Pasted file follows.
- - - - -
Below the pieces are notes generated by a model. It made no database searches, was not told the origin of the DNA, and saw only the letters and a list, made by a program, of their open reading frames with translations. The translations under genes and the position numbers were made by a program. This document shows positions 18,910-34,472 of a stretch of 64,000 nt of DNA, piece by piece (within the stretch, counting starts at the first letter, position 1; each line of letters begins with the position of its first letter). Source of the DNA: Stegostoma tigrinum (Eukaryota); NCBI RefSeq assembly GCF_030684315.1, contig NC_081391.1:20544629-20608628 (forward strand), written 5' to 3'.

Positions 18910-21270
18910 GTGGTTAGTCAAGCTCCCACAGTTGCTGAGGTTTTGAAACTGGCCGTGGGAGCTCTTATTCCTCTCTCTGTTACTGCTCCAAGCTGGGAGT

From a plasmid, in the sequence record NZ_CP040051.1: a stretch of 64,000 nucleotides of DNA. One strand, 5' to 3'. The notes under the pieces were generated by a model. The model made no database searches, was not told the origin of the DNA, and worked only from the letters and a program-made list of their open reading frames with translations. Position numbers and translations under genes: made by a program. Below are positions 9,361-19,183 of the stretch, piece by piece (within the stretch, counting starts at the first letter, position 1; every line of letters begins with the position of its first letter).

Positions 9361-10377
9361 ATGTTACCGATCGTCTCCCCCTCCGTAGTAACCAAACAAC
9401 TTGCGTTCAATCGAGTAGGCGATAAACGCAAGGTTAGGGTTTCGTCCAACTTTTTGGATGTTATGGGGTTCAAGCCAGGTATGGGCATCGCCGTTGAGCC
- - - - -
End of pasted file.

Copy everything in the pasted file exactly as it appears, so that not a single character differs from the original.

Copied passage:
Below the pieces are notes generated by a model. It made no database searches, was not told the origin of the DNA, and saw only the letters and a list, made by a program, of their open reading frames with translations. The translations under genes and the position numbers were made by a program. This document shows positions 18,910-34,472 of a stretch of 64,000 nt of DNA, piece by piece (within the stretch, counting starts at the first letter, position 1; each line of letters begins with the position of its first letter). Source of the DNA: Stegostoma tigrinum (Eukaryota); NCBI RefSeq assembly GCF_030684315.1, contig NC_081391.1:20544629-20608628 (forward strand), written 5' to 3'.

Positions 18910-21270
18910 GTGGTTAGTCAAGCTCCCACAGTTGCTGAGGTTTTGAAACTGGCCGTGGGAGCTCTTATTCCTCTCTCTGTTACTGCTCCAAGCTGGGAGT

From a plasmid, in the sequence record NZ_CP040051.1: a stretch of 64,000 nucleotides of DNA. One strand, 5' to 3'. The notes under the pieces were generated by a model. The model made no database searches, was not told the origin of the DNA, and worked only from the letters and a program-made list of their open reading frames with translations. Position numbers and translations under genes: made by a program. Below are positions 9,361-19,183 of the stretch, piece by piece (within the stretch, counting starts at the first letter, position 1; every line of letters begins with the position of its first letter).

Positions 9361-10377
9361 ATGTTACCGATCGTCTCCCCCTCCGTAGTAACCAAACAAC
9401 TTGCGTTCAATCGAGTAGGCGATAAACGCAAGGTTAGGGTTTCGTCCAACTTTTTGGATGTTATGGGGTTCAAGCCAGGTATGGGCATCGCCGTTGAGCC